King's College London

Research portal

Managing common mental health disorders in healthcare workers

Research output: Contribution to journalArticlepeer-review

Brian See, Dorota Juszczyk, Vaughan Parsons, Julia Smedley, Gillian Lynn Gilworth, Ira Madan

Original languageEnglish
Pages (from-to)290-293
JournalOccupational Medicine
Volume69
Issue number4
Early online date14 May 2019
Accepted/In press22 Mar 2019
E-pub ahead of print14 May 2019
PublishedJun 2019

Documents

King's Authors

Abstract

Background
Approximately a quarter of sickness absence in the UK National Health Service (NHS) is attributed to common mental health disorders (CMHDs). This is costly to the NHS and impacts on patient care and staff morale. Little is known about the occupational health (OH) management of NHS staff who take sick leave for CMHDs.

Aims
To explore the current OH management of NHS staff on sick leave for CMHDs.

Methods
We invited providers of NHS OH services identified from the NHS Health at Work Network and Commercial OH Providers Association to complete a survey on the management of employees off work because of CMHDs. Analysis involved descriptive statistics and content analysis.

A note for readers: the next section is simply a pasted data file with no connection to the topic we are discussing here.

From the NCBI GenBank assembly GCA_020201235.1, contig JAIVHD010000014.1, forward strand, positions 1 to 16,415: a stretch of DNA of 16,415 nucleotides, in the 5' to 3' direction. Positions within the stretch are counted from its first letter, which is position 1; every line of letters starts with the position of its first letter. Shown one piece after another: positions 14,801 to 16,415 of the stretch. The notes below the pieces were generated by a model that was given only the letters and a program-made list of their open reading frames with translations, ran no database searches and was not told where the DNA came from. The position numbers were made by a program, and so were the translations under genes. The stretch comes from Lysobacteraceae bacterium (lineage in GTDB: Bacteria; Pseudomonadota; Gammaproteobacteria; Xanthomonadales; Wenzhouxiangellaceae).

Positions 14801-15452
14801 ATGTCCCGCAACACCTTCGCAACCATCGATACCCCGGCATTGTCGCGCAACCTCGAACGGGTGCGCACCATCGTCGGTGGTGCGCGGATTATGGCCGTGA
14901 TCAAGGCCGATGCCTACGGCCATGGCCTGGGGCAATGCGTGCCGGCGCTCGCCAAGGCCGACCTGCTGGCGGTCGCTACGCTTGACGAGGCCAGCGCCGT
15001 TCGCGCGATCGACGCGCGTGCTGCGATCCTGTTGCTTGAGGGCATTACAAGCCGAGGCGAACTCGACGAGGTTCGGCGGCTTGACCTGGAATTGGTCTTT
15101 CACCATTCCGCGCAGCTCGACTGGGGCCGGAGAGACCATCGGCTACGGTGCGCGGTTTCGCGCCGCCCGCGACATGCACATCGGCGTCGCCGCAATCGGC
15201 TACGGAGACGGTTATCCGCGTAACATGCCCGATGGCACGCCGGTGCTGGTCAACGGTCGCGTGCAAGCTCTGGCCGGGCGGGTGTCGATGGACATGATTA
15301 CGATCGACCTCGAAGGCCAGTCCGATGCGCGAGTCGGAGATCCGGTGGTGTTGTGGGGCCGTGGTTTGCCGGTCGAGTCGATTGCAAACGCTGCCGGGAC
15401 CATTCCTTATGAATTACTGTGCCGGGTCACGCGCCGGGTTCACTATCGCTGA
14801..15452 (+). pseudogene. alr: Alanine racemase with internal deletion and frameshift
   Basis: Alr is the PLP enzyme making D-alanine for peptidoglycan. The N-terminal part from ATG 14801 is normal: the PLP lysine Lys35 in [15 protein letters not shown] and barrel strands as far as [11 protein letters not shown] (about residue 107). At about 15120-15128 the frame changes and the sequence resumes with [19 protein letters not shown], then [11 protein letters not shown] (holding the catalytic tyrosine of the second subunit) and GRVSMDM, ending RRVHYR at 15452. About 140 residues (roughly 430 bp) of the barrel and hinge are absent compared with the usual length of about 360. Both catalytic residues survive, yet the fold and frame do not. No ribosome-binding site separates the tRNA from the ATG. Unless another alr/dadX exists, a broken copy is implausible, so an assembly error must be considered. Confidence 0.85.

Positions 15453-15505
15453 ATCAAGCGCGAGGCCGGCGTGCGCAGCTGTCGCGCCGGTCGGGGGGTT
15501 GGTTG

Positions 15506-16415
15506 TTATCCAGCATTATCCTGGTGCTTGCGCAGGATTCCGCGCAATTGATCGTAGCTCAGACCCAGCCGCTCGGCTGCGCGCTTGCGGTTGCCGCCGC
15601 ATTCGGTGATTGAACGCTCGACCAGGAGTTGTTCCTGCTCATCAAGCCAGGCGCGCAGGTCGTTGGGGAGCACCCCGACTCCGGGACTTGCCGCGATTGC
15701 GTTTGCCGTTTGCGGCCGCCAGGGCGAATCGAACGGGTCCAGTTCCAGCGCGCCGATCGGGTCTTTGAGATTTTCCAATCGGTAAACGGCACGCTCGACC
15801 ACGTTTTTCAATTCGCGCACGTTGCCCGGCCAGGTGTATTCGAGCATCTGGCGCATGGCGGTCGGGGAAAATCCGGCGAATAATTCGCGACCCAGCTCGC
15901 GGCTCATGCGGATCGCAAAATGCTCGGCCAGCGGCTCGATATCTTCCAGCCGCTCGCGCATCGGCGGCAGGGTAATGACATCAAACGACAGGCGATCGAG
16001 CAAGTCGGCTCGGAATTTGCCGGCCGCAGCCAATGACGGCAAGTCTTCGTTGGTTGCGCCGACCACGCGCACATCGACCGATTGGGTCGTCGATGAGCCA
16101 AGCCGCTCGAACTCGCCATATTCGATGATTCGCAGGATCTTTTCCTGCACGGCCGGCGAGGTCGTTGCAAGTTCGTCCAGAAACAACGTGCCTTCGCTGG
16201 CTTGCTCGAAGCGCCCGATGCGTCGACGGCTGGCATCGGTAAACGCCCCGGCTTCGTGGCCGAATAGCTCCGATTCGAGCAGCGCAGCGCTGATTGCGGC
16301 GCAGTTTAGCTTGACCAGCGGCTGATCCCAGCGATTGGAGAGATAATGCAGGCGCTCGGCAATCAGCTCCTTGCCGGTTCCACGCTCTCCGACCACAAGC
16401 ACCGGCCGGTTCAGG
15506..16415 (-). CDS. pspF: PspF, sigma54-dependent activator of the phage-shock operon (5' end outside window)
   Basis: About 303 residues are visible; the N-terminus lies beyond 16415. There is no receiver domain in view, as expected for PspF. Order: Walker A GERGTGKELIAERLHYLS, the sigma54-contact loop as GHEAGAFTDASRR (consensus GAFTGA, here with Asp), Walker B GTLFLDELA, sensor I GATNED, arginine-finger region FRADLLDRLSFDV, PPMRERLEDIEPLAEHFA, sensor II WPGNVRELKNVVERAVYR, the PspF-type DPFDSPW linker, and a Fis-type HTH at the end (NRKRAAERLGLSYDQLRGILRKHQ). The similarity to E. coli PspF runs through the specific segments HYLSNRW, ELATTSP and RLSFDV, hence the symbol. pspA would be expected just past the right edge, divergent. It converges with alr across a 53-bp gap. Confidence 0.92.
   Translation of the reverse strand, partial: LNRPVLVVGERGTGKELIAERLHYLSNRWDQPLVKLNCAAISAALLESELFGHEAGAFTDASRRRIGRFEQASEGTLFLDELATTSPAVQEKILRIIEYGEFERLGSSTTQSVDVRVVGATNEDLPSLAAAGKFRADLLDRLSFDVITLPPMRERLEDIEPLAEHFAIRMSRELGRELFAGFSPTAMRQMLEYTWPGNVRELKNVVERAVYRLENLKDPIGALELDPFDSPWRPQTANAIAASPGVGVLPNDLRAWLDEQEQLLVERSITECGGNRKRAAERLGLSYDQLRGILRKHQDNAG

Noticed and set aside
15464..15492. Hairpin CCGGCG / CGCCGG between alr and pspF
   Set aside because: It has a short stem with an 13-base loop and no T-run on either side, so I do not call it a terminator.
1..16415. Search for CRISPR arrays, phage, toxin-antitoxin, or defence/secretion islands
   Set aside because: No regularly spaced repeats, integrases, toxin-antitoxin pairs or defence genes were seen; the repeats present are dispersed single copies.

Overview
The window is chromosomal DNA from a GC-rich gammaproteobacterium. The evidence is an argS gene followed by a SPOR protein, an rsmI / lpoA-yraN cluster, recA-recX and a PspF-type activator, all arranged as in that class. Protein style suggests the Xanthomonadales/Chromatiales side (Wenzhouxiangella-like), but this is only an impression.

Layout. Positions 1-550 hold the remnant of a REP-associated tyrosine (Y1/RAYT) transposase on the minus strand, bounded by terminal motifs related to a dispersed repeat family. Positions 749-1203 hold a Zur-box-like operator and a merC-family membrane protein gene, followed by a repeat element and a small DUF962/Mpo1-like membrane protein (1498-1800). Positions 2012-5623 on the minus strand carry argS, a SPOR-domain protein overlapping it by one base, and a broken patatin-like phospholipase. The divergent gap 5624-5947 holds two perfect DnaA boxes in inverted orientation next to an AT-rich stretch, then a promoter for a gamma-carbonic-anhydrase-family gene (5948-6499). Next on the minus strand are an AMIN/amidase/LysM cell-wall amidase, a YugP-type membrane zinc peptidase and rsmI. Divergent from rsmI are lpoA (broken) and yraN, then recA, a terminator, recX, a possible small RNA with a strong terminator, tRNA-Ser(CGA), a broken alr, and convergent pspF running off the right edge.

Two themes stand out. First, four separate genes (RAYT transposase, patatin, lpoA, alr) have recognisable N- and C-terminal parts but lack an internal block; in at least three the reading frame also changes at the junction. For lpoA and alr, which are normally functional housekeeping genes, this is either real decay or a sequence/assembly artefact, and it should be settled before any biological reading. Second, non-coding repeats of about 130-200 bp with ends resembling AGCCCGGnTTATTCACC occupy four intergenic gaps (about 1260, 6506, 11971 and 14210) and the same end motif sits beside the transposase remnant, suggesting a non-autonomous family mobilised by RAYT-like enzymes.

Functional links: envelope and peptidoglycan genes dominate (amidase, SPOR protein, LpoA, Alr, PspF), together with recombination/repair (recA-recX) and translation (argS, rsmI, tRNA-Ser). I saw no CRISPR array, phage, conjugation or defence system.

Results
Forty-nine (39%) of the 126 OH departments approached responded. The majority (98%) had an organizational sickness absence policy that included triggers for referral for staff absent with CMHDs. In 63%, referral occurred 8–28 days after the onset of absence; in 92%, the consultation was completed by an OH nurse or OH physician. Content of the first consultation often included assessment of symptoms and medication for CMHDs. Case management and regular reviews were least commonly used despite evidence on their effectiveness in supporting return to work. All providers offered some support for managers of staff with CMHDs.

Conclusion
Variation existed between providers of NHS OH services in the timing of referrals, use of case management and regular reviews for staff with CMHDs. Our findings suggest that current evidence-based guidance on interventions to improve return to work is not being implemented consistently.

Download statistics

No data available

View graph of relations

© 2020 King's College London | Strand | London WC2R 2LS | England | United Kingdom | Tel +44 (0)20 7836 5454